On October 1, 2020, the North American Electric Reliability Corporation (NERC) CIP-013-1 standard, titled “Cyber Security – Supply Chain Risk Management”, was enforced to address the vulnerabilities and threat vectors that external third parties in the supply chain can have on the Bulk Electric System (BES). Electric grid companies have 18 months from the effective date to prove compliance, increased monitoring, and oversight over their supply chains. Failure to do so can result in fines of up to $1M per day per outstanding violation.
To safeguard North America’s electricity supply against cyber risks and attacks, NERC has issued several critical infrastructure protection (CIP) standards. The CIP-013-1 standard, which has been approved by FERC in the fall of 2018, includes a set of regulatory requirements “to mitigate cyber security risks to the reliable operation of the Bulk Electric System (BES)”.
Electric power and utility organizations have to comply with requirements to improve security against an increasing number of attacks that target supply chains, particularly those involving third-party providers. The new standards will help utility companies protect bulk electric systems by limiting their exposure to malware, tampering, and other cyber risks that can originate with third-party relationships. It is important to understand that third parties will also need to familiarize themselves with the CIP-013-1 to preserve business relationships with power and utility companies.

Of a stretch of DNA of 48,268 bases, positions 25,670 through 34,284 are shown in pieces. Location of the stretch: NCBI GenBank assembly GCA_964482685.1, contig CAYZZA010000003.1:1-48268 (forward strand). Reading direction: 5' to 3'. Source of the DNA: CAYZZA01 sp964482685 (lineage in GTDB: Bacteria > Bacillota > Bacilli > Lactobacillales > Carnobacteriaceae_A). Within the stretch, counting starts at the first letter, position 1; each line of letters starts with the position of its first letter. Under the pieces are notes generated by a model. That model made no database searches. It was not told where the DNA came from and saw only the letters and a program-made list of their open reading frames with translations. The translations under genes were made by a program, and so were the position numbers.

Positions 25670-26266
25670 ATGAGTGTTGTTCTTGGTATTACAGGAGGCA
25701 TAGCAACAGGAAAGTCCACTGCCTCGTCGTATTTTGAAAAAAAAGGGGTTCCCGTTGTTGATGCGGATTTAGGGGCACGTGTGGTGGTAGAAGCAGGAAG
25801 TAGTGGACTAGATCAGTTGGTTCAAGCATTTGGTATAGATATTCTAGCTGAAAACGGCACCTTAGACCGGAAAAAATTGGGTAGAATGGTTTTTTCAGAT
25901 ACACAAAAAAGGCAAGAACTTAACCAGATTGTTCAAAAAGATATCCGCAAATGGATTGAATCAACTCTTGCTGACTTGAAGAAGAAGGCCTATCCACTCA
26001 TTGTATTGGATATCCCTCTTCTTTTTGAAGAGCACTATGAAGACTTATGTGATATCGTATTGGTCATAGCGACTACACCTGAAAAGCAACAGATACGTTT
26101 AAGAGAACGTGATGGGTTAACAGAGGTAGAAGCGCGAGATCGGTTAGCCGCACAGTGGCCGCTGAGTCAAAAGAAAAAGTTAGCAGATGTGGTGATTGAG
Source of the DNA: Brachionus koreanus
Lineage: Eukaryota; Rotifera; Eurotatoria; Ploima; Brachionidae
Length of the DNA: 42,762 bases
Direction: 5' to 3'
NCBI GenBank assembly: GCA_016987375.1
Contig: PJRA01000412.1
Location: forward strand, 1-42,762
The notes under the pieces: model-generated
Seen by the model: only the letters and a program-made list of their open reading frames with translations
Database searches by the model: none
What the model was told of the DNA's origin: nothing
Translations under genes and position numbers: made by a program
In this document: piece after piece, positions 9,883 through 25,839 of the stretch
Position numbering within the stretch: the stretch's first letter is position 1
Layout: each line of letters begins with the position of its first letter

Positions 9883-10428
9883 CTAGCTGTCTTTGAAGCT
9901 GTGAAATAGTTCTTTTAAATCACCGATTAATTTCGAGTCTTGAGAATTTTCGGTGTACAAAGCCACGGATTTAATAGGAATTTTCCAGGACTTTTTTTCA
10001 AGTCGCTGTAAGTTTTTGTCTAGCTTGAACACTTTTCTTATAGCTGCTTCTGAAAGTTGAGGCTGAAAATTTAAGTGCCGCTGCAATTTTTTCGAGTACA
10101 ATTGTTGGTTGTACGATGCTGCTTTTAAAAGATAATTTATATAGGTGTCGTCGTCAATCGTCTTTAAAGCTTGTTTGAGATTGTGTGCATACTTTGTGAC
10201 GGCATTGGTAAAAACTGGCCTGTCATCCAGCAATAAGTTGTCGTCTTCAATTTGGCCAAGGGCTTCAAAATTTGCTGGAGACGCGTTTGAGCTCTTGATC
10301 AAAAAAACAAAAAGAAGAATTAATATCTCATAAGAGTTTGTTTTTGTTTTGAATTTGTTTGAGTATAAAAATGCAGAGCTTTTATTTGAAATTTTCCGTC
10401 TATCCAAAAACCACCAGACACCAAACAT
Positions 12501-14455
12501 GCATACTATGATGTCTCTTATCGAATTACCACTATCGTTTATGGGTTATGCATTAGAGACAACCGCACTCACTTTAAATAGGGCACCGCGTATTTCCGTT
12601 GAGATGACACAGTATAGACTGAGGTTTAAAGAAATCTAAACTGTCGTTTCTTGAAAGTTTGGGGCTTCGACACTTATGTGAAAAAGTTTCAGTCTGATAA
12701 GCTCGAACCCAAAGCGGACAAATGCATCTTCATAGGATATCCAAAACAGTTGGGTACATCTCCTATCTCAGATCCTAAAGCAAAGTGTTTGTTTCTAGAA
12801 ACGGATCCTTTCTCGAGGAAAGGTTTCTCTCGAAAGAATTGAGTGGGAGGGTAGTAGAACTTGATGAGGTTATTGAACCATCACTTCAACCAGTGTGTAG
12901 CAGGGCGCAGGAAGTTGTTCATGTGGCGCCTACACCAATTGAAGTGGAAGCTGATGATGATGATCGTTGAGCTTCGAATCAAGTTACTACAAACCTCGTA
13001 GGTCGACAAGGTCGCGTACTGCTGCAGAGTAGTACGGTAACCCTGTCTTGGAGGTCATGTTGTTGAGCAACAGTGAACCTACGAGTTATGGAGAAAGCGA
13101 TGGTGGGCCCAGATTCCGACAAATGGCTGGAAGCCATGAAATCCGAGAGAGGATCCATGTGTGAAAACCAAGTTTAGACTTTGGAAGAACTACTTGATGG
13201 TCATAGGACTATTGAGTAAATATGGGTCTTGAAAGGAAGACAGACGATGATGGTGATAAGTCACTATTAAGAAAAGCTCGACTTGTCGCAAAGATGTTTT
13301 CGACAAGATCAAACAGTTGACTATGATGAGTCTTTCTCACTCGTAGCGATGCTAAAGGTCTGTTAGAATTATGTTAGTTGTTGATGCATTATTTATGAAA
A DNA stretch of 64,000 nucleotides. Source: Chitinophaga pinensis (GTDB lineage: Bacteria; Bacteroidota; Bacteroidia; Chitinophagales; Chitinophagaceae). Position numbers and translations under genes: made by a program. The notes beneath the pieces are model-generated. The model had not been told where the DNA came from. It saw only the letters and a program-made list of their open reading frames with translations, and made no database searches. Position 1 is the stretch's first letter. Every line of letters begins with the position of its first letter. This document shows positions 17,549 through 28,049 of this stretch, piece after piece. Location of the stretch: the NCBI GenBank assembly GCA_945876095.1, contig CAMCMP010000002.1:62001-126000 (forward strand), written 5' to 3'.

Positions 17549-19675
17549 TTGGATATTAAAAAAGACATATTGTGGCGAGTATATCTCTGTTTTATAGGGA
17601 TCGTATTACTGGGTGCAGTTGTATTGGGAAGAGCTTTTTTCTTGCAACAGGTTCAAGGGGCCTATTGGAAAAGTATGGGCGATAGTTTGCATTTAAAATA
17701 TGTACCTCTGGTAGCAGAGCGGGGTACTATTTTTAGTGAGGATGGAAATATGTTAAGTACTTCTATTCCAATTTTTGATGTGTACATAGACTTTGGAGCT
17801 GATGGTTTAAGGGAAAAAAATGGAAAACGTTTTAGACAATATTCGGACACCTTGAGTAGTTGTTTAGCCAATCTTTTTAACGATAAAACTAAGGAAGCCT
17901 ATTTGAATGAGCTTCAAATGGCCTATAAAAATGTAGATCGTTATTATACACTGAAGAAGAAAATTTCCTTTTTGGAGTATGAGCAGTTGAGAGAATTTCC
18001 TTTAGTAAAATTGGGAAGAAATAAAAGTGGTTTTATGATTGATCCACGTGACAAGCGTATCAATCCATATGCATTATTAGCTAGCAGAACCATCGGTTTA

Why is CIP-013-1 required?
Development and enforcement of CIP-013-1 were mandated by the recognition of public entities and private industries of the changes in the cybersecurity landscape associated with supply chain vendors. To meet these security requirements and to enhance the security posture of the North American electric grid, FERC and NERC have recognized that supply chain risks affect power and utility companies, which rely increasingly on third parties for the reliable and safe operation of the grid. As a result, FERC Order 829, issued in July 2016, directed the North American Electric Corporation (NERC) to develop a CIP reliability standard that addresses “supply chain risk management for industrial control system hardware, software, and computing and networking services associated with bulk electric system operations.”
On the federal level, the National Institute for Standards and Technology updated the NIST SP 800-53 ver 5 with an emphasis on third-party vendors and suppliers, while NIST 800-161 specifically addresses 19 areas of supply chain risk management. On the other hand, the international IEC/ISA 62443 standard provides guidance focused on supply chain risk management.
NERC CIP-013-1 comes at a time when third-party vulnerabilities and data breaches impact critical infrastructure and federal agencies. The most recent event, making the news headlines across the globe, is the SolarWinds breach which affected among others the Departments of Energy, Defense, and Homeland Security, and companies such as Microsoft, Intel, Cisco, Nvidia, VMware, Belkin, and the cybersecurity firm FireEye, which was first to discover the attack.